The huge Pacific Ocean Plate moves fast westwards, and the reason is flow of mantle material. But how? Many convection rolls participate in moving the plate. The rolls moving in the same direction as the plate must be more coupled to the plate than those opposing the dirft direction. Thereby, the drift can be maintained over this huge distance. The small rolls, spanning 1.5° from east to west are mainly responsible for the direct force applied on the plate, but large scale trend is ruled by the large scale rolls underneath.
This can be shown with a section of the equator plane seen from the north.
The Pacific Rise along equator has, at first sight, an opposite flow direction to the drift direction of the plates, but the Pacific Plate is pulled away by the large section west of it, and the Nazca Plate is then the counterpart drifting to the other direction, namely to the east.
So the Pacific Ocean conceales the system below by not having formed a ridge where Hawaii is located. At first sight, The ridge should have formed there, with a whole plate reaching S-America, and the other half extending to Japan. If it was like that, the system above would have been realised a long, long time ago, when the ocean ridges were first mapped.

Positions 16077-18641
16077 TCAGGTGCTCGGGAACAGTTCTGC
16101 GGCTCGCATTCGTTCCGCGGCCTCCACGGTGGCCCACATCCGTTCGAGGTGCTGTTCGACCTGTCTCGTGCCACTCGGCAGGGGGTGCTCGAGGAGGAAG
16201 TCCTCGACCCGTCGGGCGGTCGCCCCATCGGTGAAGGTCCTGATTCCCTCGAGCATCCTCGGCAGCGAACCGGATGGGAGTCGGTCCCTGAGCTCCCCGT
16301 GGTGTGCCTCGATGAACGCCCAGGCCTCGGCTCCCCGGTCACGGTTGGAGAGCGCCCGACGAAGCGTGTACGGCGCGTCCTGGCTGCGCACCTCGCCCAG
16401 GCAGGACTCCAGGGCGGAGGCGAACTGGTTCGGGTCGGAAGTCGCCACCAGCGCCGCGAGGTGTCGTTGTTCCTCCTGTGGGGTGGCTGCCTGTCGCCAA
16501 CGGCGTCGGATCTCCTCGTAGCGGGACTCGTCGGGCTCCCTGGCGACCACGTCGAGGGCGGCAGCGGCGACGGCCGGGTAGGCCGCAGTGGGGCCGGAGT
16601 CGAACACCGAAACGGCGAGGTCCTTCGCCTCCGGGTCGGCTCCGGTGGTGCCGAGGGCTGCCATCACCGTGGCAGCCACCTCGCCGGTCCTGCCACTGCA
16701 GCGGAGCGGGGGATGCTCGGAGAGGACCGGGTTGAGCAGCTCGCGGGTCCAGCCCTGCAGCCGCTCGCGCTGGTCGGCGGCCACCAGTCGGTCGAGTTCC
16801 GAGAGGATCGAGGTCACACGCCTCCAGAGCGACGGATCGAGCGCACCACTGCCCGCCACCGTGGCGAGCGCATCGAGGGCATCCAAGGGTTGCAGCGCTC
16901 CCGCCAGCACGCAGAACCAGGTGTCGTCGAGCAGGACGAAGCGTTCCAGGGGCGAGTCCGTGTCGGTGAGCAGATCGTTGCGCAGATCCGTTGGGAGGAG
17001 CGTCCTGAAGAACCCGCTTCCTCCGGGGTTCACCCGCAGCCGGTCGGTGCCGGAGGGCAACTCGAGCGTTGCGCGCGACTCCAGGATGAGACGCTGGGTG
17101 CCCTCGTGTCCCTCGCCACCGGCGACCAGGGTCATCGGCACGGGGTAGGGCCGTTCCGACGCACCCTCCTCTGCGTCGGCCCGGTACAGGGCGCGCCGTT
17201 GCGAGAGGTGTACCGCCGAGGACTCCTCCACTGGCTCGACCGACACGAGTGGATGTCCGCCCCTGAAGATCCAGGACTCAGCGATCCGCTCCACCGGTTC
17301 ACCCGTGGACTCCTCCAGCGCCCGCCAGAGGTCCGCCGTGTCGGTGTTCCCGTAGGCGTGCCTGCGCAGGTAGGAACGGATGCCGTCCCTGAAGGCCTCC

The 30° step pattern along equator has been mentioned here several times. It is more obvious for S-America, Atlantic, Africa and Indonesia. The Pacific Ocean division points are found at other latitudes, but easily comparable, and the starting points of S-America and Indonesia are of course in common with the end points of the ‘coast – 30° – coast – 30° – ocean ridge – 30° – coast – 30° – coast – 30° – ocean ridge – 30° – coast – 30° – coast – 30° pattern’ from S-America to Indonesia.
The down-welling line in the middle is also responsible for Juan de Fuca, so between Hawaii and N-America there is mainly only one convection roll found of 30° from east to west.